The Dance of Love



Philadelphia was teen heaven in the 50s. A music Mecca.
Doo wop on the corner.
Bandstand after school. (Long before it moved to LA and became American Bandstand in living color, it was a Philly staple.)
We had the greatest disc jockeys in the world: Georgie Woods, the man with the goods; Jerry Blavat, the geator with the heater; and my personal favorite, Jock-O — “Oo-poppa-doo, how do you do.”
On Saturdays, radio station 950 held a dance club.

That’s where I met Virgil.

Danny and the Juniors sang “At the Hop” right there, in the studio, and we bopped and screamed.
Then the DJ played a slow one:  “All in the Game,” by Tommy Edwards.
A handsome, broad-shouldered boy led me to the dance floor. He held me close. Very close. And whispered the lyrics into my ear.
donna - slow dancing

“Then he’ll kiss your lips
And caress your waiting fingertips
And your hearts will fly away”

I felt warm and all aflutter. No one had ever held me like that. I was frightened. Thrilled. Overcome.

He led me to a table and got us a couple of Cokes. “What’s your name?” “What school do you go to?” He wanted to know everything about me. And I wanted to know everything about him.  It was like we were alone, in a room vibrating with kids doing The Slop and The Stroll.

Virgil was named for a Roman poet. He lived above his father’s pizzeria in South Philly. The opposite end of the earth from my neighborhood, where the boys I knew were named for their dead uncles: Izzie. Shlomo. Jake.

He gave me a napkin and a pen. “Write down your name and address. Tomorrow I’ll come over, after church.” I wrote, though I knew he was forbidden fruit. Taboo. Off-limits. But I was smitten.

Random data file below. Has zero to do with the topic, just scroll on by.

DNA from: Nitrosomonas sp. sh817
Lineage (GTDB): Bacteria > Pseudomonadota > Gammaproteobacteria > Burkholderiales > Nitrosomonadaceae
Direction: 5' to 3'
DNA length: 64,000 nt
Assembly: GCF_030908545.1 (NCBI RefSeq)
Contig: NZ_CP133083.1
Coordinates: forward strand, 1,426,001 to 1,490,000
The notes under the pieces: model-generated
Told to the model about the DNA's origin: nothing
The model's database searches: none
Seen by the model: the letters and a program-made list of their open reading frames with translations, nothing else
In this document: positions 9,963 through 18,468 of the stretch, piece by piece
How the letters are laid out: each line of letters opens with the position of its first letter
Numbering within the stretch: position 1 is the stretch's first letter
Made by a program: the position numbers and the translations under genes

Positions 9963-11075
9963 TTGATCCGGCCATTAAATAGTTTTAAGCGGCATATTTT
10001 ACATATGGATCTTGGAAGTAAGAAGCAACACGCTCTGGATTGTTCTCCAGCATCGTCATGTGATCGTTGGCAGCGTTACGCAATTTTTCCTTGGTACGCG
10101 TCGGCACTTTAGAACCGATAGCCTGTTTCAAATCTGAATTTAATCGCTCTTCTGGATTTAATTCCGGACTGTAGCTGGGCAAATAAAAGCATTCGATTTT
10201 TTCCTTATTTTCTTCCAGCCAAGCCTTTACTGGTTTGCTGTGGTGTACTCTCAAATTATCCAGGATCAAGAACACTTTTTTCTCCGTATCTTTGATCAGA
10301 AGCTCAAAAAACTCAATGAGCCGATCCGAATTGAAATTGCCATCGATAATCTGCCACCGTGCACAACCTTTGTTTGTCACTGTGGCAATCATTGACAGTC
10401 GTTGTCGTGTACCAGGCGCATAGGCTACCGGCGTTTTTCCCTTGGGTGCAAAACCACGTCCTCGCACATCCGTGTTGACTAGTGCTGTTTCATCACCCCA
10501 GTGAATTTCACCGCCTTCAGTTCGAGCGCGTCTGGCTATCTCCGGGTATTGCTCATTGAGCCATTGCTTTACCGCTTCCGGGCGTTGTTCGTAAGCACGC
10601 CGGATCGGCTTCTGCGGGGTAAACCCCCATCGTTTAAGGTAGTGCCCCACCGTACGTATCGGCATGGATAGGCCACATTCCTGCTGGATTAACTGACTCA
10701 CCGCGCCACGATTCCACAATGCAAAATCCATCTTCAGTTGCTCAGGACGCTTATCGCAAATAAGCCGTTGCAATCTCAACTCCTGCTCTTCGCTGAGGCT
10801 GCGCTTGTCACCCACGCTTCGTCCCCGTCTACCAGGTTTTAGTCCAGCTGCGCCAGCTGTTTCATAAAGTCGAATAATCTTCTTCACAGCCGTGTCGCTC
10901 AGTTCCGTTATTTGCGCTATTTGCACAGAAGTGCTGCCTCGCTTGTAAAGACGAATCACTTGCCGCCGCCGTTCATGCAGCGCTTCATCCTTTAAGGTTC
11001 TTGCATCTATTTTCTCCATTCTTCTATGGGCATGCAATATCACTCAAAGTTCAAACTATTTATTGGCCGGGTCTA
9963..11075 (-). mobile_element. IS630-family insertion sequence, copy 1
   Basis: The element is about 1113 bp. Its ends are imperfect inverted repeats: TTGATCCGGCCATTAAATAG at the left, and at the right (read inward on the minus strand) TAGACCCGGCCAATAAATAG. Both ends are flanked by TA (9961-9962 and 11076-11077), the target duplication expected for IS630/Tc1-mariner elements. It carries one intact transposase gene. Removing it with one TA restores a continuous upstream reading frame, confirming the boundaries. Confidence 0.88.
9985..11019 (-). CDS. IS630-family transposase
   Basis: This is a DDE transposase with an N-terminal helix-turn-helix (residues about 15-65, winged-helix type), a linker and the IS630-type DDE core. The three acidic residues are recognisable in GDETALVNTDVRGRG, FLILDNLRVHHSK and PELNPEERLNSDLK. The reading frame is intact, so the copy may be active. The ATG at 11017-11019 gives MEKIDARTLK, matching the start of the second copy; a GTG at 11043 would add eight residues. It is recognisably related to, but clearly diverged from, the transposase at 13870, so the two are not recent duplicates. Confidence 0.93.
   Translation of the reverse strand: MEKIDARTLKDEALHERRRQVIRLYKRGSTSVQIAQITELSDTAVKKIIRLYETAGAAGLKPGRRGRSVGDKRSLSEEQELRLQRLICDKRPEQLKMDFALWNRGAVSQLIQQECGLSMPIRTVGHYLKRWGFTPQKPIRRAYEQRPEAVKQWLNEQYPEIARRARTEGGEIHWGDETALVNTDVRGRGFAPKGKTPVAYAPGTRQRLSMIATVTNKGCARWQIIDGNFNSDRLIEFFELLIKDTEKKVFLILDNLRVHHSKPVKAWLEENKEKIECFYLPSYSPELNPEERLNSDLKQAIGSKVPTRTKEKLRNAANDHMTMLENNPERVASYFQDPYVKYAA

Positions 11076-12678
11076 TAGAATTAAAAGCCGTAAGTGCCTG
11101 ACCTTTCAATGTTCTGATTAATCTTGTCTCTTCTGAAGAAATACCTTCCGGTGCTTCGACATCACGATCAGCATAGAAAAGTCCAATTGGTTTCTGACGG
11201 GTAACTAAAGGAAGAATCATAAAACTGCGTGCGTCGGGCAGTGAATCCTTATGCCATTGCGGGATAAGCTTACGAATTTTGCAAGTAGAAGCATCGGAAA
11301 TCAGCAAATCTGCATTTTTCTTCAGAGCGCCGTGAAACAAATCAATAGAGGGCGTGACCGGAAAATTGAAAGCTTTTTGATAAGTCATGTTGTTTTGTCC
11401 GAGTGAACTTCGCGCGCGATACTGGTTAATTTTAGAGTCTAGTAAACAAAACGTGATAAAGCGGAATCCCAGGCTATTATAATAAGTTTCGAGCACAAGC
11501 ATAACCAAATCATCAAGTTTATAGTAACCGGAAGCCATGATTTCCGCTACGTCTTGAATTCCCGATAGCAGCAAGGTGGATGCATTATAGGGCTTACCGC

The DJ was playing another slow one and we danced again:

“For your love
Oh I would do anything
I would do anything
For your love
For your kiss
Oh I would go anywhere”

We were besotted.

*******

Somehow, he found me.  Via bus, subway, trolley, he landed on my doorstep and I pushed him toward the street before my parents could see who rang the bell.

We strolled along a nearby strip of shops that were vibrant six days a week, but dead as a door nail on Sunday, in the age of Blue Laws.

We couldn’t think of much to say. I was cold; he was thirsty. Then the clatter of a trolley sealed our fate. He hopped on and threw me a kiss.
“Bye, Donna.”
“Bye, Virgil.”

We never saw each other again. I was sad for a long time and finally told my Mother why.
“Don’t worry, honey,” she said. “You’ll know when the right one comes along.”

***

Fast forward.

It’s the 60s.

donna - bossa nova 2I’m doing the bossa nova at a club in Atlantic City with a blind date.
A tall, very tall, guy cuts in.
I crane my neck to smile up at his pretty face.
He’s a great dancer, whirling me around the room with supreme confidence.
The next day he drives me back to Philly in his red Catalina convertible.
The top is down; my hair is blowing in the breeze.

“Where’d you get that pretty name, Donna Brookman?”

“I’m named for my father’s mother, Dora; he calls me Dvoyala. And you?”

“I’m named for my father’s brother, my Uncle Moishe.”

Click.

I invite him in to meet my parents.
I marry him.
Blame it on the bossa nova. The dance of love.

 

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